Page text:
Minister Criticises Telecom Over Phone Cards

  • Peter McCardle
Consumer Affairs

Consumer Affairs Minister Peter McCardle said today he is very disappointed that, despite recent lengthy discussions, Telecom is still refusing to reimburse customers or replace unused phone cards when it introduces its new payphones later this year.

"Telecom has made it clear it will push ahead with its strategy of refusing to replace cards or reimburse for unused portions, and will encourage early use, backed up by other discount deals," Mr McCardle said.

"While the company has said it is willing to address individual issues where someone is "inappropriately disadvantaged", that is apparently only on a last-resort, exception basis.

" This is unacceptable. Customers should not be forced to use other Telecom services to save Telecom the cost of meeting reasonable consumer expectations, " the Minister said.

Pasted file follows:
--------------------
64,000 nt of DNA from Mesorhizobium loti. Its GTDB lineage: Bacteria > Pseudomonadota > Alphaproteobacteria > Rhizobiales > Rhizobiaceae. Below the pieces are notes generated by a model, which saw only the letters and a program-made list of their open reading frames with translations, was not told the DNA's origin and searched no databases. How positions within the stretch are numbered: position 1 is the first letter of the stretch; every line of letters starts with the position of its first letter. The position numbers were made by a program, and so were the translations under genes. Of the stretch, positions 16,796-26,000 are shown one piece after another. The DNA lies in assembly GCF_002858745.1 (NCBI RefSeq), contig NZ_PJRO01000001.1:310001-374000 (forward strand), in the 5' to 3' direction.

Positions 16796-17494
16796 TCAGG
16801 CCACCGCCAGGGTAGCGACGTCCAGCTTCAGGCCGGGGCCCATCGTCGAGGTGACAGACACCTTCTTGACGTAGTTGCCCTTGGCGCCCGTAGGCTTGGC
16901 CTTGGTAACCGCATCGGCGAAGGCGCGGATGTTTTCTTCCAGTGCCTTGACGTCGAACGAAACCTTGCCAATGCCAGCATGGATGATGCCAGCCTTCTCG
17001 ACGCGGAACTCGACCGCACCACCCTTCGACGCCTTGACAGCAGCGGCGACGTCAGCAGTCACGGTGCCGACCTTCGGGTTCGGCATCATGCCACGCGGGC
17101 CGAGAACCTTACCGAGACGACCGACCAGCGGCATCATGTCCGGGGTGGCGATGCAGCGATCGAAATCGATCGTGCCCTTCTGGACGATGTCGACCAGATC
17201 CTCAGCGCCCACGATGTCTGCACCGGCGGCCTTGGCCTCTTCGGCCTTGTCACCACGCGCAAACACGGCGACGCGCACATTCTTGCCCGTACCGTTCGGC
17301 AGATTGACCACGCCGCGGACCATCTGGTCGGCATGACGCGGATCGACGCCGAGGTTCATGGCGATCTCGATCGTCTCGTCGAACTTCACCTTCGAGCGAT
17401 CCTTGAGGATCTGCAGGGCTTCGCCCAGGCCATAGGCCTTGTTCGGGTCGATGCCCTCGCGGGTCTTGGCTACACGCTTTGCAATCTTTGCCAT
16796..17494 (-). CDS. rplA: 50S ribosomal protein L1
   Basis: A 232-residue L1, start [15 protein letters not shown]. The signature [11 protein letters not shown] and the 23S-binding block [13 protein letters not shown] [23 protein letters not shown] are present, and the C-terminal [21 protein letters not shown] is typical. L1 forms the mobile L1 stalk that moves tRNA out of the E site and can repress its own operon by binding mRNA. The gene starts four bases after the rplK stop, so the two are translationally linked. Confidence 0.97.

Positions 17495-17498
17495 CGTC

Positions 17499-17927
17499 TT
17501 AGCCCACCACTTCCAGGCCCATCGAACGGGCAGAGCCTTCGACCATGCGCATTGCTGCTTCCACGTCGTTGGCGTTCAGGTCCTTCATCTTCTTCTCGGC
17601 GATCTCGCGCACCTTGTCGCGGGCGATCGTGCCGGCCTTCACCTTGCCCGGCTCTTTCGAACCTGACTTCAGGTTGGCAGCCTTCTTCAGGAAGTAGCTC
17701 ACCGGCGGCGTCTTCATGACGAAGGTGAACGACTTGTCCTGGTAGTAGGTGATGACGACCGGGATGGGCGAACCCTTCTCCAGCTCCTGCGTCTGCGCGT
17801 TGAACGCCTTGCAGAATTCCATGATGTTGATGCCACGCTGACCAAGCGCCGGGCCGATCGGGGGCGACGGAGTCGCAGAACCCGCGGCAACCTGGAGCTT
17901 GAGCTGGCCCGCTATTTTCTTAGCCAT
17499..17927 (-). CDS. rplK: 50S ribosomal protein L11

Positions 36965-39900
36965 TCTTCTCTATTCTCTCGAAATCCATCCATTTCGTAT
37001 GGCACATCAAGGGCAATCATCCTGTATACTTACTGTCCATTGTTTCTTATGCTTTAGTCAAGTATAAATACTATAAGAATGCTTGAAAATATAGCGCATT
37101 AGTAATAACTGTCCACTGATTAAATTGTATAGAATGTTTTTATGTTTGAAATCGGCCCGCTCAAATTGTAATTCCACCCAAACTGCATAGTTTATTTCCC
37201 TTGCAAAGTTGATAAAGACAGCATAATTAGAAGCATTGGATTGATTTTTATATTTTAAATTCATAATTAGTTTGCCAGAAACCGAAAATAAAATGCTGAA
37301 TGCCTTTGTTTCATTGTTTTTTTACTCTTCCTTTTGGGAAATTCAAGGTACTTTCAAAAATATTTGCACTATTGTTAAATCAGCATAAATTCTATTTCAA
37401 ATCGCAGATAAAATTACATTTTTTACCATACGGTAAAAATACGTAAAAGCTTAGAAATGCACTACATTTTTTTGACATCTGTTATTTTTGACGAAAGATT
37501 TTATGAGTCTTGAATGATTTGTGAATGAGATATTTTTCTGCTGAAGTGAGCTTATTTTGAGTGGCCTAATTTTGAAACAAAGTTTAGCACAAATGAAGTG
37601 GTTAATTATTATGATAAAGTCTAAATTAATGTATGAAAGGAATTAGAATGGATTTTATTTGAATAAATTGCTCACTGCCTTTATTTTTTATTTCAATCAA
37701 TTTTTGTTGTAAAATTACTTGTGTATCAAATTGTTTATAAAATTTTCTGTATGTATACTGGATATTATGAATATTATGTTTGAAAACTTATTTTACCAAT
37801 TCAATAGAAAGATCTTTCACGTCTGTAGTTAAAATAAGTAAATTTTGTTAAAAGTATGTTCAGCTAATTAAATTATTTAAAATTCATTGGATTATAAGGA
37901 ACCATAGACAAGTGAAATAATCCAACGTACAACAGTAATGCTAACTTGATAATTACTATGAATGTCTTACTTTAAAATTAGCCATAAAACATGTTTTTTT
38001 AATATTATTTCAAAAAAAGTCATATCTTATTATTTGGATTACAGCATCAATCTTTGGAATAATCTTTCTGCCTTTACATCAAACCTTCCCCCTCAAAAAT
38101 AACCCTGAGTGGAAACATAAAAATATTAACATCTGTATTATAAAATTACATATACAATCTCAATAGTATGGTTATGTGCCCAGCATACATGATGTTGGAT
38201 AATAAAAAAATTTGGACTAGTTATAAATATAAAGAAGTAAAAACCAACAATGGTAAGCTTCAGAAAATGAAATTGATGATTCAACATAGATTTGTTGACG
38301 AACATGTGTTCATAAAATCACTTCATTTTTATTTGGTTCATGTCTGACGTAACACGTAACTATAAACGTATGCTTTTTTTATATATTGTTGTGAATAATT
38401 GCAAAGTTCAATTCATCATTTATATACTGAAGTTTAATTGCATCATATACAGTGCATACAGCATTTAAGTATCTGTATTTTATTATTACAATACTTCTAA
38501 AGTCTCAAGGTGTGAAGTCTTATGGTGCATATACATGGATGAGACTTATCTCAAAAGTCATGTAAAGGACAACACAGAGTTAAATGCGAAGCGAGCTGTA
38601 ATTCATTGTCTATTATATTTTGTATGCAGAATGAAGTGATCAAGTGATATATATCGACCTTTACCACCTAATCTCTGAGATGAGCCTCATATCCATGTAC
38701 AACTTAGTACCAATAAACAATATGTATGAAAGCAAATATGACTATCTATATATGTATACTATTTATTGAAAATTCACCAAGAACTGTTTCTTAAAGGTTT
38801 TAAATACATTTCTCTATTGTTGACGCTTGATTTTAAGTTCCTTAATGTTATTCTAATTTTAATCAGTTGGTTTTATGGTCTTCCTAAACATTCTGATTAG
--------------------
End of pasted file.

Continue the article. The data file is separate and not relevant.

"The bottom line is that Telecom has taken money from the public for a service they will not be able to access. Customers should be free to spend their money when and where they want to, and should not be pushed into using their pre-paid cards for services they do not really want.

"The matter does not appear to be a consumer law issue and the contractual issue is unclear. However there is soon to be a case heard in the High Court which will explore the issues involved. That is timely and appropriate. My views are based on the moral obligations Telecom faces, and on reasonable consumer expectations.

"There are large numbers of New Zealand card holders who will end up disadvantaged if Telecom does not change its stance. Many disappointed people who have purchased phone cards are now being told to use them up.

"I believe the company has a moral responsibility to compensate customers who are being caught out. Telstra in Australia has compensated its customers when making similar changes, and provided replacement cards. Telstra recognised its responsibilities - why can't Telecom?

"New Zealand consumers are not impressed and I urge the company to think again," Mr McCardle concluded.